The Law When Employee Holidays & Sickness Coincide
- AuthorJoan Casson
Since the holiday season has now arrived, we thought it might be helpful to remind all employers about the interaction between sickness and holidays.
- Employees will continue to accrue up to at least 4 weeks’ of the statutory holiday entitlement during periods of sickness absence.
- Employees who are ill during a period of annual leave may postpone that annual leave and treat that absence period as sick leave instead. This rule applies whether the illness begins before or during the holiday period.
- Holidays which cannot be taken during the holiday year in which they are earned may be carried over into the next holiday year if the employee is unable or unwilling to take annual leave during the period of sickness absence.
- There are restrictions, however, on the carry over of holidays when employees are prevented from taking holidays during the current holiday year due to sickness absence:-
- Only a maximum of 4 weeks of holiday entitlement for each holiday year must be carried over; and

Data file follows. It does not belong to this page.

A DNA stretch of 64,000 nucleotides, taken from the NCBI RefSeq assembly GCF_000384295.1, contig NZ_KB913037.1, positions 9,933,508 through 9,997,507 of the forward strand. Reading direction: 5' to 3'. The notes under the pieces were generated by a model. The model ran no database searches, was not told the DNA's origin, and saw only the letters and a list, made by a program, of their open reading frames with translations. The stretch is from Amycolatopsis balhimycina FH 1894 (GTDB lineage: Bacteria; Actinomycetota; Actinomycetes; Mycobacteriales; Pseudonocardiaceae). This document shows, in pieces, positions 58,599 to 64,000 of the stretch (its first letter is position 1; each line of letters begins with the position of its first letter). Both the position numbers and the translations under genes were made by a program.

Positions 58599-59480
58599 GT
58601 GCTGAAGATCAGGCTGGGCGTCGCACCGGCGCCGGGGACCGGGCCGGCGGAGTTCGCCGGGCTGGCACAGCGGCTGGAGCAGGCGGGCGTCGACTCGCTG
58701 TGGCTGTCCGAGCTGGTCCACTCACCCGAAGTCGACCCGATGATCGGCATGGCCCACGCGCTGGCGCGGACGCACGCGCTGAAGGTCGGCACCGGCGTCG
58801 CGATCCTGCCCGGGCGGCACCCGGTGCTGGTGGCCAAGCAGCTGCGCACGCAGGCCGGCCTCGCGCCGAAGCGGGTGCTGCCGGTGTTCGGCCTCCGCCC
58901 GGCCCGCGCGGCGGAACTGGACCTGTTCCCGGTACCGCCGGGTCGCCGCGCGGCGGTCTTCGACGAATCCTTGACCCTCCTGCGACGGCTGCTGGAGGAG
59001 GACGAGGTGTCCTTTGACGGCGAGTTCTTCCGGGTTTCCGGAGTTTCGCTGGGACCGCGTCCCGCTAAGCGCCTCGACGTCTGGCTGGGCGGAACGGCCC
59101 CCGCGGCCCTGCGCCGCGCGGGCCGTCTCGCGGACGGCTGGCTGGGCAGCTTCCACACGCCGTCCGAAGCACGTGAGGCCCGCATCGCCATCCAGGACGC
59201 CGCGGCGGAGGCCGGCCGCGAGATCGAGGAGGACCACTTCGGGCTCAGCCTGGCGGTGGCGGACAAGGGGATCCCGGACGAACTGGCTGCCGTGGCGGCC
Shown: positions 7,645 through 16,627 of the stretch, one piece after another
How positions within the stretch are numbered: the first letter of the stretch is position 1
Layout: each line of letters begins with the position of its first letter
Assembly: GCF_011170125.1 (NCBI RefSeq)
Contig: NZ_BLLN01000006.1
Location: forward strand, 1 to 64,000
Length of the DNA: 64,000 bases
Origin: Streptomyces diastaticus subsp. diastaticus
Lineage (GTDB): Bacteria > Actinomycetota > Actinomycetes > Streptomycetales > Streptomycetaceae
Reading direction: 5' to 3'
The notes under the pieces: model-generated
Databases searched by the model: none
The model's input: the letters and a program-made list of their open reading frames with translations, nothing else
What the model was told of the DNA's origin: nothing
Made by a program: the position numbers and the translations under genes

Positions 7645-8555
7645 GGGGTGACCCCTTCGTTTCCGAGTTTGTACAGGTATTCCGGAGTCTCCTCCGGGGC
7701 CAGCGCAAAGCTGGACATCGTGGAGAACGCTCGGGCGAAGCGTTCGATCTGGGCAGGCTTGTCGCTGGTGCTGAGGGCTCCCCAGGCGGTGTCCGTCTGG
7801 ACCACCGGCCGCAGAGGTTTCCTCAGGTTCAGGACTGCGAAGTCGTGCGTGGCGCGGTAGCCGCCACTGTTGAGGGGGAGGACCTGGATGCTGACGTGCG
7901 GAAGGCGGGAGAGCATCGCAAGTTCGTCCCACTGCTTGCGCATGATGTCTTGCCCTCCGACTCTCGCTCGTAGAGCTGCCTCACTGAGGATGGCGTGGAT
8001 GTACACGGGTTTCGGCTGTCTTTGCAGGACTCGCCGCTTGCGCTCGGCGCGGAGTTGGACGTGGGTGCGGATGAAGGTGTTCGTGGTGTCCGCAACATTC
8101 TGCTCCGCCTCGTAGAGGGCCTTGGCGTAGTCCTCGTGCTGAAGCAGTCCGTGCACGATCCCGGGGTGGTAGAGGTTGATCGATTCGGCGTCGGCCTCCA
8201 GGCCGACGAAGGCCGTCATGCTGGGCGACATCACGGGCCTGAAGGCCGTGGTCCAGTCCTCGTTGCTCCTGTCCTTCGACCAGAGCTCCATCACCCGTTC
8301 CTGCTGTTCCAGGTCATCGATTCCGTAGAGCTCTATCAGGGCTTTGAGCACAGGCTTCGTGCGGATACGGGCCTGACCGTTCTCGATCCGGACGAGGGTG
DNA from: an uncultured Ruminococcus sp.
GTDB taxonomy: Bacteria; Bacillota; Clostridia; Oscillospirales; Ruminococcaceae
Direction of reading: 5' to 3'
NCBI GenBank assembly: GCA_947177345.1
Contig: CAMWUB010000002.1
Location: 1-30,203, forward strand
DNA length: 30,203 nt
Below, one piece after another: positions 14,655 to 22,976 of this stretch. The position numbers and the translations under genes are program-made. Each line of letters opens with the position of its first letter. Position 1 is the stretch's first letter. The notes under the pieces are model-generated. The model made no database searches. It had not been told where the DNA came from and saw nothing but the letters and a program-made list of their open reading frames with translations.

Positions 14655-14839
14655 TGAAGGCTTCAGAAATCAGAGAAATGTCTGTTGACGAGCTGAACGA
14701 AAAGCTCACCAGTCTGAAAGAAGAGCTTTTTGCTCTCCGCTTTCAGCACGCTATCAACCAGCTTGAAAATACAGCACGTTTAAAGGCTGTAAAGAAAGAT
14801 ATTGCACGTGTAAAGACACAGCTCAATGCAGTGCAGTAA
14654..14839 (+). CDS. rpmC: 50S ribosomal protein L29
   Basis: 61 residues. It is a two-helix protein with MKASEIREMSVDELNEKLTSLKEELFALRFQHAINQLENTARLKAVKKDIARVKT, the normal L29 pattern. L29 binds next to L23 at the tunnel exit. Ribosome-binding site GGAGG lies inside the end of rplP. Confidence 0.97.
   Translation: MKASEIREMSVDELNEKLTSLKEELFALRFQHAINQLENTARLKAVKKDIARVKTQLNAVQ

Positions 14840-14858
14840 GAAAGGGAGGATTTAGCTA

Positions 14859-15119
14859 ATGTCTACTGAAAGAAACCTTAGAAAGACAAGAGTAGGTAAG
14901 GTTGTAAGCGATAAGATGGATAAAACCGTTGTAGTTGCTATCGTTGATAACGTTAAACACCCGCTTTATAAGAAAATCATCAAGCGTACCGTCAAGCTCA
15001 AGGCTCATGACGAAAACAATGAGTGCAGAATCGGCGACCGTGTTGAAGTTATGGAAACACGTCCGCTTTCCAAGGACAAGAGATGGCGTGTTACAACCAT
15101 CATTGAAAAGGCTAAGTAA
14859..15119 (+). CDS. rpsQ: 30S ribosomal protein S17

- Holidays must be taken within 18 months of the end of the holiday year in which the holidays accrue.
If you are starting to think these rules are bit unfair to employers, just remember, “the purpose of the entitlement to paid annual leave is to enable the worker to rest and to enjoy a period of relaxation and leisure. The purpose of the entitlement to sick leave is different. It is given to the worker so that he can recover from being ill.” HM Revenue & Customer v Stringer and others  IRLR 677 (HL). An employee who is sick may not be able to fully rest and enjoy a holiday but there are restrictions to protect employers because there comes a time when leave may be delayed for so long that it “ceases to have its positive effect for the worker as a rest period and is merely a period of relaxation and leisure.” KHS AG v Schulte  IRLR 156 (ECJ).
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